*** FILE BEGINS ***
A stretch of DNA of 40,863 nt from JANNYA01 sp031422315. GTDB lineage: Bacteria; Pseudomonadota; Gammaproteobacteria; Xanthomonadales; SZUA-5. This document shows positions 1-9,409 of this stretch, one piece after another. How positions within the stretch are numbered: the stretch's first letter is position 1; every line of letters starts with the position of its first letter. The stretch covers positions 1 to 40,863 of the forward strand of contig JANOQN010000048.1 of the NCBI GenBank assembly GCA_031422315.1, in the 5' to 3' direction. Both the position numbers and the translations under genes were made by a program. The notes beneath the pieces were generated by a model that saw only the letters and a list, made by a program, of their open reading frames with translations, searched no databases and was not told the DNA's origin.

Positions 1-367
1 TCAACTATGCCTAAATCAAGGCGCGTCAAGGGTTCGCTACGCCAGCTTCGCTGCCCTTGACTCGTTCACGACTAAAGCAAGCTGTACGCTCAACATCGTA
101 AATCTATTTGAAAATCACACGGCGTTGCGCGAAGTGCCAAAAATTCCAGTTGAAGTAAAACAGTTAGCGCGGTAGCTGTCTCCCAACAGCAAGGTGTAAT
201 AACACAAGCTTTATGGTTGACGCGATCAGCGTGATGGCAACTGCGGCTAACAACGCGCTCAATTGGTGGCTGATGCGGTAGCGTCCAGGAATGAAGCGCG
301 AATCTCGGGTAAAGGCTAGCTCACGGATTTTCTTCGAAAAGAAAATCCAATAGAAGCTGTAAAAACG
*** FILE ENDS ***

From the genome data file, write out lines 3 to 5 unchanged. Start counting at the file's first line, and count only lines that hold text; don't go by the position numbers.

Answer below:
1 TCAACTATGCCTAAATCAAGGCGCGTCAAGGGTTCGCTACGCCAGCTTCGCTGCCCTTGACTCGTTCACGACTAAAGCAAGCTGTACGCTCAACATCGTA
101 AATCTATTTGAAAATCACACGGCGTTGCGCGAAGTGCCAAAAATTCCAGTTGAAGTAAAACAGTTAGCGCGGTAGCTGTCTCCCAACAGCAAGGTGTAAT
201 AACACAAGCTTTATGGTTGACGCGATCAGCGTGATGGCAACTGCGGCTAACAACGCGCTCAATTGGTGGCTGATGCGGTAGCGTCCAGGAATGAAGCGCG